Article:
The provision in the Patient Protection and Affordable Care Act (PPACA) that requires health insurance companies to let children stay on their parents’ policy up to age 26, has recently figured prominently in the news. Most Democrats enthusiastically support it, and a few Republicans do as well, arguing that it has already helped 2.5 million young adults gain health insurance, and will “help” many more in the future. Though it’s politically popular to provide a “safety net” for America’s young adults, there are many characteristics of the under-26 mandate that make it an unsustainable and unwise policy.
Among the major shortcomings of the under-26 mandate:
- It will increase health care premiums for everyone, not just those who keep adult children on their policy. (Kaiser document)
- It has already increased costs for the average family between $150 and $450 (New York Times, considering an average premium of $15,073)
- It has already resulted in some employers dropping all types of dependent coverage, to avoid these additional costs. (Wall Street Journal article)
Although the mandate is supposed to support young adults in an important transitional period of their lives, it will actually create more difficulties for them. For example, it will:
- Make it harder for young adults to get employer-provided insurance as employers face financial incentives to drop coverage. (House Ways and Means Committee report)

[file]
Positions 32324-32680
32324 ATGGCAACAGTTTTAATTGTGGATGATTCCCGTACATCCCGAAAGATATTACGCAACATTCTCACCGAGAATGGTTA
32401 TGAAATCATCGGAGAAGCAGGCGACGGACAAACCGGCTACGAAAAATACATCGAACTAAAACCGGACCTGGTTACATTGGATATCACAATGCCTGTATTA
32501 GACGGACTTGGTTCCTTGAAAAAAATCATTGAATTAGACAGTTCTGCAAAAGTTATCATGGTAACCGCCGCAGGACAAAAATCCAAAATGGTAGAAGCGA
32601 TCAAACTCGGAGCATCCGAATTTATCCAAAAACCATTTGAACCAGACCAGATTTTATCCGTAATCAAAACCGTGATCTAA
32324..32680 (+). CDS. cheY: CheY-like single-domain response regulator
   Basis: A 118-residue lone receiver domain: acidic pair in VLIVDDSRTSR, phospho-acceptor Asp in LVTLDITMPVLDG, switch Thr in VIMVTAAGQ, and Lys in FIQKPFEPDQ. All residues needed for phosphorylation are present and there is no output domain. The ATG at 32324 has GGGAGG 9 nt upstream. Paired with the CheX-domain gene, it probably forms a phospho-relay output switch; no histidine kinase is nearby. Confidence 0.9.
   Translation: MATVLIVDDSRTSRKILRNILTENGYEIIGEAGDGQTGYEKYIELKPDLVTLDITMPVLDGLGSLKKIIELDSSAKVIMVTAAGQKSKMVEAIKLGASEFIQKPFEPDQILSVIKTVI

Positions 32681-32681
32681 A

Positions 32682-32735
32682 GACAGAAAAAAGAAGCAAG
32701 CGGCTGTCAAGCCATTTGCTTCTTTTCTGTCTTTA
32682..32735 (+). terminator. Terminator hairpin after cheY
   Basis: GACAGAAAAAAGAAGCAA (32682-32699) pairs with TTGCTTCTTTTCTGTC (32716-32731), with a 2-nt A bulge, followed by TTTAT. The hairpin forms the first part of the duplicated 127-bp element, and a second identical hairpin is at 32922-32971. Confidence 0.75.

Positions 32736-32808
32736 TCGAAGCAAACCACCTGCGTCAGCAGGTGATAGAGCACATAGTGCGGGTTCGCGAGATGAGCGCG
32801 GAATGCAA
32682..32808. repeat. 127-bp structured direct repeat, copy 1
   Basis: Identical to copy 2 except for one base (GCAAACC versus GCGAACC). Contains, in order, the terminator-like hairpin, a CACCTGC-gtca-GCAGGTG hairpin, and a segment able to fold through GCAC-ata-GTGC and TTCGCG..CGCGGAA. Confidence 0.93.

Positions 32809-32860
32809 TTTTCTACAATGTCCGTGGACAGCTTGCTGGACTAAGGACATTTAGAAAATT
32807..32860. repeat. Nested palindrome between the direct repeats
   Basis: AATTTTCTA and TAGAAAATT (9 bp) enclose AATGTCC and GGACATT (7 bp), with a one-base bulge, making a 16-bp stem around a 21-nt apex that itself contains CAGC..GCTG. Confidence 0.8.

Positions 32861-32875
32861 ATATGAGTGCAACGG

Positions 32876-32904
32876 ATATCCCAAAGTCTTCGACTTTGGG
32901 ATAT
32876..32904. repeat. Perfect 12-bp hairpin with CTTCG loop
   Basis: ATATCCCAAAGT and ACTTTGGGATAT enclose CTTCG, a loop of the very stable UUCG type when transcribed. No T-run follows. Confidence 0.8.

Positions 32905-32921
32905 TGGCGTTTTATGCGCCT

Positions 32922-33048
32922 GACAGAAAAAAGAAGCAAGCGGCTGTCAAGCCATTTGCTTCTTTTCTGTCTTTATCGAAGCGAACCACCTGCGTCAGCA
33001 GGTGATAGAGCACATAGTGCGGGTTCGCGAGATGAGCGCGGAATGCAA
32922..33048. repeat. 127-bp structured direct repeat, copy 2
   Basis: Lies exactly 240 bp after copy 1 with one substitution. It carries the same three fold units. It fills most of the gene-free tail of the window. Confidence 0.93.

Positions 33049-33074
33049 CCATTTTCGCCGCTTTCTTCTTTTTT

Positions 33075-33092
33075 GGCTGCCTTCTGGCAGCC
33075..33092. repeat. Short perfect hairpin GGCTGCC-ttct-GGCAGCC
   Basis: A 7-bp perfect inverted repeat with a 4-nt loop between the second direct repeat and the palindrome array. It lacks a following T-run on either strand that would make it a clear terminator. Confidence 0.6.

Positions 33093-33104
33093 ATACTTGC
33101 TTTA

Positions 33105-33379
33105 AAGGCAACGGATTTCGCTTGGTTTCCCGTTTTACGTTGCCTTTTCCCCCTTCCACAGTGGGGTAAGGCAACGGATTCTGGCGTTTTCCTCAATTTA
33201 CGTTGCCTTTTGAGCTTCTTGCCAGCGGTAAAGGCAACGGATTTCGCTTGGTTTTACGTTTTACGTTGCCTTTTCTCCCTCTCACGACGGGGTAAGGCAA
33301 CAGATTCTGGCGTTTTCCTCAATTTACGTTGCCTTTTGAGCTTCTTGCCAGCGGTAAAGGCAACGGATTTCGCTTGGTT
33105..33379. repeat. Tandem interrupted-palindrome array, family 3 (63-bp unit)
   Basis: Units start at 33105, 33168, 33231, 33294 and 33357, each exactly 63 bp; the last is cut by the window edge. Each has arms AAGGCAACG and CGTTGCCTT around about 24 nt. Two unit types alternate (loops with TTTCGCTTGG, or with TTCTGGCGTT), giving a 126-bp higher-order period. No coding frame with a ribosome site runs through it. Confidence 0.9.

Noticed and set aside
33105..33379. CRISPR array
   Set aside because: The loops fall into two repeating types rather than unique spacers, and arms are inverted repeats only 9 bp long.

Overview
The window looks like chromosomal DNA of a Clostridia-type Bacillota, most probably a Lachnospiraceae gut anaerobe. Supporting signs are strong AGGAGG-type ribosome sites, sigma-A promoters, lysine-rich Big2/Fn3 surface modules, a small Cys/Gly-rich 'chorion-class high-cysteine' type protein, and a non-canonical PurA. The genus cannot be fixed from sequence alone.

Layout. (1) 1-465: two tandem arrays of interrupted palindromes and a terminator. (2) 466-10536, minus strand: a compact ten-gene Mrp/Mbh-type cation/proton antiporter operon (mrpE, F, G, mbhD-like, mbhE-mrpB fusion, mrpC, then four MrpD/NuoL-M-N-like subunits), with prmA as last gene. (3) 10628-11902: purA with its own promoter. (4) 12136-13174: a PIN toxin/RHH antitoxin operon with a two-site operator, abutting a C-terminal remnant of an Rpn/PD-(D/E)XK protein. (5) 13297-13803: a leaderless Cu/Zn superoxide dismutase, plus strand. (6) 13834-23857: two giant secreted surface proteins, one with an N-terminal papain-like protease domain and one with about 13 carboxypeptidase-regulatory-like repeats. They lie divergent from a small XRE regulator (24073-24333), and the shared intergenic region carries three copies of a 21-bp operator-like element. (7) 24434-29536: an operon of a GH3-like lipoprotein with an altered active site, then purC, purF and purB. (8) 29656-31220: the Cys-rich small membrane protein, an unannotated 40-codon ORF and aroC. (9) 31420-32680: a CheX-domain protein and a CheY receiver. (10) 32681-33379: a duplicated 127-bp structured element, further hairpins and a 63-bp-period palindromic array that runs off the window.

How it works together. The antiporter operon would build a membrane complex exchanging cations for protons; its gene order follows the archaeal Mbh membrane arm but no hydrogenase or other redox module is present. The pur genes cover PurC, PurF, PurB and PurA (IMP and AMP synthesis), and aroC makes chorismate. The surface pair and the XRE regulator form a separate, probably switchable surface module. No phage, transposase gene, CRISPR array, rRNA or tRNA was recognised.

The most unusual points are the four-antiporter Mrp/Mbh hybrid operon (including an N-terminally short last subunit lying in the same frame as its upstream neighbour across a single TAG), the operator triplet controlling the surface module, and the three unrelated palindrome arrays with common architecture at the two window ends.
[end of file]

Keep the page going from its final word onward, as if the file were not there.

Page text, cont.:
- Cause colleges to shut down their low-cost student insurance programs, or raise premiums significantly. (Wall Street Journal article)
- Increase insurance costs for young adults who must buy their own insurance by 19-30%. (Forbes article)
And, despite what many believe, this mandate isn’t the only way young adults can be guaranteed coverage.
- Even since the mandate took effect on September 23, 2010, some young adults have obtained health insurance through a new job, rather than as a result of being added to their parents’ plan. (Bureau of Labor Statistics employment reports for September 2010 and June 2011, the period measured by HHS.)
- Even without the federal health law, as of June 2010, 37 states had extended dependent coverage provisions in health insurance. So even if the federal law were to be struck down by the Supreme Court or repealed by Congress, many newly insured young adults would still be able to remain on their parents’ plan. (To learn about your state’s policy, click here for a table from the National Conference of State Legislators.)
- Even without any government mandates (state or federal), many insurance companies offered plans with some types of dependent coverage for young adults. (Evidenced by this 2008 study from the GAO showing that a strong majority of college students were already insured on their parents’ plans.)
- UnitedHealth Group, the nation’s largest publicly traded health insurer, recently announced that it would continue to include under-26 coverage in its family plans, even if the mandate is struck down or repealed. Other insurers are likely to follow suit.
As these facts confirm, freedom generally always works better than government. The private sector can and will provide affordable health insurance coverage options for everyone, including young adults, if allowed to do so.